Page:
As members of a democratic nation, one of our core values is diversity of opinions, which construct a successful representative government. Every citizen is entitled to their own beliefs, and the point of our government is to provide accurate representation to the many circles of thought inhabited by Americans. 

However, only two of our three branches of government are made up of elected officials. The judicial branch is composed of many levels of federal judges, but at the top is the national Supreme Court. Typically nine justices sit on the Supreme Court at any given time, each appointed by the president in office at the time a seat becomes open. Historically this means that most presidents only get to appoint one to two justices per term. Along with the Senate being able to veto the president’s selections, this system usually prevents one party from being able to tip the Supreme Court dramatically in their favor. But this year we face a dangerous crossroad, as a president not elected by the popular vote aims to fill his third Supreme Court seat this term, with a Republican majority Senate behind him. What is at stake following the newest appointment? The future of our national government policy. 

Amy Coney Barrett, Donald Trump’s current Supreme Court select, is set to replace the empty seat left by Justice Ruth Bader Ginsburg by the end of 2020, inevitably tipping the Supreme Court in favor of Conservative policy. Obviously, without actually seeing Barett in action, we have no concrete evidence that she would be a guaranteed vote conservatively. But with every new piece of information we learn about her, all signs point to another Republican vote. 

Let us lay out a quick rundown on her views on the most pressing issues of our generation. She is indesputably “pro-life,” a viewpoint which could be explained by faith… except for the fact that Barrett is pro death penalty, so this viewpoint may be best described as anti-choice. Barrett is also a vocal advocate for expanding citizens’ Second Amendment rights, emphasised by her public opposition last year to a ban on gun possession by convicted felons. Forget about passing legislation restricting the gun access of regular citizens. In regards to the Affordable Care Act, she remains ambiguous, refusing to state a concrete opinion during her questioning by the Senate. And finally, Barrett dissented last year in favor of Trump’s increasingly restrictive immigration policies, rounding her out as a conservative through and through.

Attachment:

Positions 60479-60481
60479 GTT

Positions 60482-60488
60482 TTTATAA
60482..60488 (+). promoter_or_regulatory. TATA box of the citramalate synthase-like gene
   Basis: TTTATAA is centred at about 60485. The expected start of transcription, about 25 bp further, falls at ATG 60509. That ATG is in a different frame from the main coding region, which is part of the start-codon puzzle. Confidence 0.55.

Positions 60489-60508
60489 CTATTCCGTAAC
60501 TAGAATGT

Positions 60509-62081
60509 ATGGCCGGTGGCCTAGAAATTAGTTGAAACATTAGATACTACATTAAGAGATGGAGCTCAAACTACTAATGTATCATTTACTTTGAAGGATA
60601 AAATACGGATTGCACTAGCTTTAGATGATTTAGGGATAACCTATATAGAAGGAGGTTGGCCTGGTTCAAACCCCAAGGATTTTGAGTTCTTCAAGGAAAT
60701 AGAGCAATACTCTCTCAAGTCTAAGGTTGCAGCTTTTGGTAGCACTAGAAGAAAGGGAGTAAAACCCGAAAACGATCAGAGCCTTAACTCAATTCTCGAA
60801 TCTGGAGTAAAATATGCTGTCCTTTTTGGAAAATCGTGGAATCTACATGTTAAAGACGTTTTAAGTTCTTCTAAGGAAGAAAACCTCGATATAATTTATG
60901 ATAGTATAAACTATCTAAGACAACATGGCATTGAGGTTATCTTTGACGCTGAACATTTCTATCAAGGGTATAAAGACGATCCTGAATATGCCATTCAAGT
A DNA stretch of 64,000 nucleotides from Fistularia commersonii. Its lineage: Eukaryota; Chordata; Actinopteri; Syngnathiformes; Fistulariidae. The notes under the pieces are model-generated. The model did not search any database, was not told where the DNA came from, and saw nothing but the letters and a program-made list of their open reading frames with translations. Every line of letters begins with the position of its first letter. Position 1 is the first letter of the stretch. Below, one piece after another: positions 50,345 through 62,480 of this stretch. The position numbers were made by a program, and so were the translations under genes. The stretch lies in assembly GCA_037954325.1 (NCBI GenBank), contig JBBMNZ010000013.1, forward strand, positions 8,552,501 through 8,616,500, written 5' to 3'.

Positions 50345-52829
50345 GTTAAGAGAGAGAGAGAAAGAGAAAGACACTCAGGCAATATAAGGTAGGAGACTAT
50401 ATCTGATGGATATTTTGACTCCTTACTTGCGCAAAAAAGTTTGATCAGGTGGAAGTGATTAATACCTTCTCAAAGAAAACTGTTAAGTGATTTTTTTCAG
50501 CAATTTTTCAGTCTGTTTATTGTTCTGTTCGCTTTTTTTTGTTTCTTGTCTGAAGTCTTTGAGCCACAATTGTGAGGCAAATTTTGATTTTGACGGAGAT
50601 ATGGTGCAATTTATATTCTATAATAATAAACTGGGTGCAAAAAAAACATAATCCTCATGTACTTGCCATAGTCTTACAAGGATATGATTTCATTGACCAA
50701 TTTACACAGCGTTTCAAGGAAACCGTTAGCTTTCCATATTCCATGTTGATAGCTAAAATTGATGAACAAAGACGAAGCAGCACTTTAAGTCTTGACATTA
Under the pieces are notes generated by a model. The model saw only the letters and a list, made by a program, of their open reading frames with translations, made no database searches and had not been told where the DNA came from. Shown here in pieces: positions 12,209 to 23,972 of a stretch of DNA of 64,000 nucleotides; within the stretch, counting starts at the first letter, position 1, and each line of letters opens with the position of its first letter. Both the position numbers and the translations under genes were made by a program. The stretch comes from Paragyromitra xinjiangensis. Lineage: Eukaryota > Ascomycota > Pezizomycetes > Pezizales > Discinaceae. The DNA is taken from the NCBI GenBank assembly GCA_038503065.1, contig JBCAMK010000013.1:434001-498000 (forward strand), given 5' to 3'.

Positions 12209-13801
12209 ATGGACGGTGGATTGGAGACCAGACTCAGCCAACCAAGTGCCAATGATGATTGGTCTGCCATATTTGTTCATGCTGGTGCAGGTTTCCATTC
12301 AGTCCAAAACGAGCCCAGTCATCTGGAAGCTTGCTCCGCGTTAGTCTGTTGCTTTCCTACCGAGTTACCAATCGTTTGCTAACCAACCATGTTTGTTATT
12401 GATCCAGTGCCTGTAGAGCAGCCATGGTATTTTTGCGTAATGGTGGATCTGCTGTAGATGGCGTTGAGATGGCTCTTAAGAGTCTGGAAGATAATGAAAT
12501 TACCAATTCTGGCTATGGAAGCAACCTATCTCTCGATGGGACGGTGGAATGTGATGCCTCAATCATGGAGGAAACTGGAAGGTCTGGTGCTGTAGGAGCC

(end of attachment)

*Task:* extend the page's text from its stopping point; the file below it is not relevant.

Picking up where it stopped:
As the Senate voted to confirm Amy Coney Barett on Monday, October 26th, the Supreme Court will slide into a 6-3 conservative majority which has the potential to make a massive impact on governmental policy. From the Equal Protection Clause, to criminal justice reform policies, all legislation faces a risk of being weakened or overturned under a conservative Supreme Court. Even if Biden wins the election, this appointment reminds us that the presidency is no the only branch of government we have to worry about. As a nation, we have a lot of work to do, and we are in danger of moving backwards if we do not remain vigilant and proactive.